Old dogs don't die; they can't. They've merely run up ahead;
As I sit here writing this watching snow fall in Calgary, a day after it was 23 degrees Celsius, I was thinking about a question a friend of mine from Vancouver Island asked me a few days back:
When are you moving back home?
I began to fall back to memories of spending summers in Parksville and Qualicum beach, running on the sand, swimming and going for ice cream with family and friends. Then I fast-forwarded to the present, where I have an amazing home, an incredible family, great friends and growing career.
What got me to thinking, Where is home? There is an incredible Ted Talk by writer Pico Iyer that I’d seen years ago and had bookmarked. I revisited this and began to reflect on some of the ideas presented there. Pico says:
Where you come from now is much less important than where you’re going. More and more of us are rooted in the future or the present tense as much as in the past. And home, we know, is not just the place where you happen to be born. It’s the place where you become yourself.
The last sentence there, for me, is Calgary Alberta. I came to Calgary to start a career, be with friends and a (now ex-) wife who had moved to Calgary to seek their careers as well. I ended up finding an incredible wife, creating a beautiful family, meeting friends that would reshape my life and not least of all, building an amazing career.
There are experiences in my life that impacted me. Standing in Cathedral Grove on the West Coast of Vancouver Island, surrounded by 1000 year old trees in the temperate rainforest and walking on Wickaninnish beach during a storm. Walking dogs through River Park while a Chinook rolls in, blowing hot wind in your face during mid-winter. Watching my amazing children take their first steps and develop feelings and personalities. Pico Iyer says:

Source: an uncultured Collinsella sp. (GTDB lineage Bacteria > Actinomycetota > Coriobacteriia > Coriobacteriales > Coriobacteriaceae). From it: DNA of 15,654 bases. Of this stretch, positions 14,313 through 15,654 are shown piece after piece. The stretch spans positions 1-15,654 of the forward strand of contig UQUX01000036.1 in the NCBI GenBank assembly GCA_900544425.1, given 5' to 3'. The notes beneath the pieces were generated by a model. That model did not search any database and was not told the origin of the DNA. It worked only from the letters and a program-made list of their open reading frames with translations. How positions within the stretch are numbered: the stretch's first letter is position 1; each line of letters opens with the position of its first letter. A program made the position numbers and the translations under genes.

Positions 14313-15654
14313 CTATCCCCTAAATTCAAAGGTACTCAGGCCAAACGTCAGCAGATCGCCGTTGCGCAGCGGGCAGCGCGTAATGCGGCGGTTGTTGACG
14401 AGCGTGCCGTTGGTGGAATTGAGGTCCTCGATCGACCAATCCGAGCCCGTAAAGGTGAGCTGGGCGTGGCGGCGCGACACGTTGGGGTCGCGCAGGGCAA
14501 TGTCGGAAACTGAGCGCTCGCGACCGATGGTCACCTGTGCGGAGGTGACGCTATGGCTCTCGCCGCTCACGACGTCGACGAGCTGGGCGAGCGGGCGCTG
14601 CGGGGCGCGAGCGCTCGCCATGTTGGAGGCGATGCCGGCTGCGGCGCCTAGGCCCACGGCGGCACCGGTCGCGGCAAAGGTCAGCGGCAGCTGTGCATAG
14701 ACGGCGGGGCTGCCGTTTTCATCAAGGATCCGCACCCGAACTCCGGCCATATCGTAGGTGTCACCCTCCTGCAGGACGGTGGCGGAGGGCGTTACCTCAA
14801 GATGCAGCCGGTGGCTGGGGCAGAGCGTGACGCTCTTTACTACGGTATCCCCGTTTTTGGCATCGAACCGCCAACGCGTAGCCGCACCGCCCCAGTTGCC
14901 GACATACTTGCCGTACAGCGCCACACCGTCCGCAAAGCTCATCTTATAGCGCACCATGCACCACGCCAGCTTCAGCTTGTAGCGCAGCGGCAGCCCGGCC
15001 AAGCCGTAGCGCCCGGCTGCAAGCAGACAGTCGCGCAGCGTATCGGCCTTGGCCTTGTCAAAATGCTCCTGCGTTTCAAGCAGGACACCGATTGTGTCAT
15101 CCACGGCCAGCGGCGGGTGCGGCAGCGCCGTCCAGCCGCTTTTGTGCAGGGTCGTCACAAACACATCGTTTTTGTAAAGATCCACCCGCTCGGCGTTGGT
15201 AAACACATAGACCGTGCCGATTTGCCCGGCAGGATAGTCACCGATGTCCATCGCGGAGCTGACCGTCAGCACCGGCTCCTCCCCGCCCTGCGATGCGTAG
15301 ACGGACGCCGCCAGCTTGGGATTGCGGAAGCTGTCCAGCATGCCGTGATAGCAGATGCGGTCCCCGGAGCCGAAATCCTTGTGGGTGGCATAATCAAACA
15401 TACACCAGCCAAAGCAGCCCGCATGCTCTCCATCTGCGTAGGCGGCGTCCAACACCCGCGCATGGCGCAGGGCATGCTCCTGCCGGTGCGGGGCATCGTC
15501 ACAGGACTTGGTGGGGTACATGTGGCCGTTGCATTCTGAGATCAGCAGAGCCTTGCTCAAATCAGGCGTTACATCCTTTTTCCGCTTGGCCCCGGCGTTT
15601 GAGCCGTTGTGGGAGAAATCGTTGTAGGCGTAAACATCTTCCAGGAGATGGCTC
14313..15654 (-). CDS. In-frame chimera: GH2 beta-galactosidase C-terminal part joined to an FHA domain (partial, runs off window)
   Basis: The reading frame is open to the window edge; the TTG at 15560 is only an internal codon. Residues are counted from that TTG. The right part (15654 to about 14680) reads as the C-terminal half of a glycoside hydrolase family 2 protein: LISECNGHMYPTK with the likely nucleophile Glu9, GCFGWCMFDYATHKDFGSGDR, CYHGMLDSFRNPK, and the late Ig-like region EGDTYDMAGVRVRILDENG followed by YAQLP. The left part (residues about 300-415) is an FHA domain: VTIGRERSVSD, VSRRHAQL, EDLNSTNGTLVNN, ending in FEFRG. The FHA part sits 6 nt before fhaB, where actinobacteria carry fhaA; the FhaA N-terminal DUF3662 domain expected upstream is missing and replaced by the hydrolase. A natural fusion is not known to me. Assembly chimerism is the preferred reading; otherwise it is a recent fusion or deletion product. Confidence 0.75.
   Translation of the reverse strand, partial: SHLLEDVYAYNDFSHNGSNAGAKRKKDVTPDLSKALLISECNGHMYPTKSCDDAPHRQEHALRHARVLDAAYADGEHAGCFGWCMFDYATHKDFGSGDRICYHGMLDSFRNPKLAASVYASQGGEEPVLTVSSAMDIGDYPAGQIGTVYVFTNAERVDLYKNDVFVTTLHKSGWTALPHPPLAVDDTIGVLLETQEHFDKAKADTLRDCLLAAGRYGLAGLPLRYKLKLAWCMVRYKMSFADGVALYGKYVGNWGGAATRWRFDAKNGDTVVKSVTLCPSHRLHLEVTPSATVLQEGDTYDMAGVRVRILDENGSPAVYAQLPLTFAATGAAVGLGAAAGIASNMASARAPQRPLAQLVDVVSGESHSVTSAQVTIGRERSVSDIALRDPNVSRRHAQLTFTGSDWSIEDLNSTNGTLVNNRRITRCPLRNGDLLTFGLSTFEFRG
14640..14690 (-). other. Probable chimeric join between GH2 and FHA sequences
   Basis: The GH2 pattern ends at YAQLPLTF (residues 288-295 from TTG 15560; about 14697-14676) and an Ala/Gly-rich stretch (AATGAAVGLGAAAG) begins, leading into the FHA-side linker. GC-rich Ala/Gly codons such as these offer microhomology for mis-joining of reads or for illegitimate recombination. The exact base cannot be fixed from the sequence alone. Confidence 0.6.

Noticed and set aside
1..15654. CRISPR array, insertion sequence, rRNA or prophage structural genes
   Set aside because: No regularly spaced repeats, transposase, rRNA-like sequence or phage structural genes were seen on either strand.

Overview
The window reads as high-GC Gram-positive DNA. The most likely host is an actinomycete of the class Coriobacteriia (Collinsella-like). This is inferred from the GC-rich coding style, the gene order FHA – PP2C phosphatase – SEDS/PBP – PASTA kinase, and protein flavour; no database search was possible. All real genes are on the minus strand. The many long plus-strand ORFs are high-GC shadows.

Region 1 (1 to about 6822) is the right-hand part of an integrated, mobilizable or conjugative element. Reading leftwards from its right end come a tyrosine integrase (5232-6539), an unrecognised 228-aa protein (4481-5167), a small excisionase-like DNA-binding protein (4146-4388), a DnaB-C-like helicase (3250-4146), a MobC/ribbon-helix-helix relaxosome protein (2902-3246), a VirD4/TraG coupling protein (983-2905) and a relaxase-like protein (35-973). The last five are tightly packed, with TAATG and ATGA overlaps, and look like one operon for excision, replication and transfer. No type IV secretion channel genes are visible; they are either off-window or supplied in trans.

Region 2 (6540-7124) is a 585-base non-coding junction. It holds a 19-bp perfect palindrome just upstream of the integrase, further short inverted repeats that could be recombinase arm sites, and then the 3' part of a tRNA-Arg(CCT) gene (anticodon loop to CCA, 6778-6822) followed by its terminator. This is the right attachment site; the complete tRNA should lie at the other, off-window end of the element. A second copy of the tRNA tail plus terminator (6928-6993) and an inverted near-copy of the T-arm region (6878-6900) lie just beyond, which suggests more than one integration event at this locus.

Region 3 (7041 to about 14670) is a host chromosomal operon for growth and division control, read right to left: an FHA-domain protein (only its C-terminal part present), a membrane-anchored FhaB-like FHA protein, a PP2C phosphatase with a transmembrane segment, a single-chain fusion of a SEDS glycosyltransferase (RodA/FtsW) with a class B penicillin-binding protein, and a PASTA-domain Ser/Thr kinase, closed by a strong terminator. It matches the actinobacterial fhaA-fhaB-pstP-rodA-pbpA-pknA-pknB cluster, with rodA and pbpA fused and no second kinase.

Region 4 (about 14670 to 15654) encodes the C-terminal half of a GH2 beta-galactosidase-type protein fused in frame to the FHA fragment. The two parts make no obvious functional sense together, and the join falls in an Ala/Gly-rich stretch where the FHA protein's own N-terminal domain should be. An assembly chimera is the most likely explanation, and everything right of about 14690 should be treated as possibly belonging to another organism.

…I do think it’s only by stopping movement that you can see where to go. And it’s only by stepping out of your life and the world that you can see what you most deeply care about and find a home. But movement, ultimately, only has a meaning if you have a home to go back to.
And home, in the end, is of course not just the place where you sleep. It’s the place where you stand.
Calgary, Alberta is home. I tried to imagine how I would feel moving my family back to Vancouver Island and I believe I would feel a profound sense of loss, leaving everything I’ve experienced here, behind. I have many family members on the island that I truly miss and will visit again someday. But for now, I will sit in my living room and watch the snow slowly fall… in the middle of April.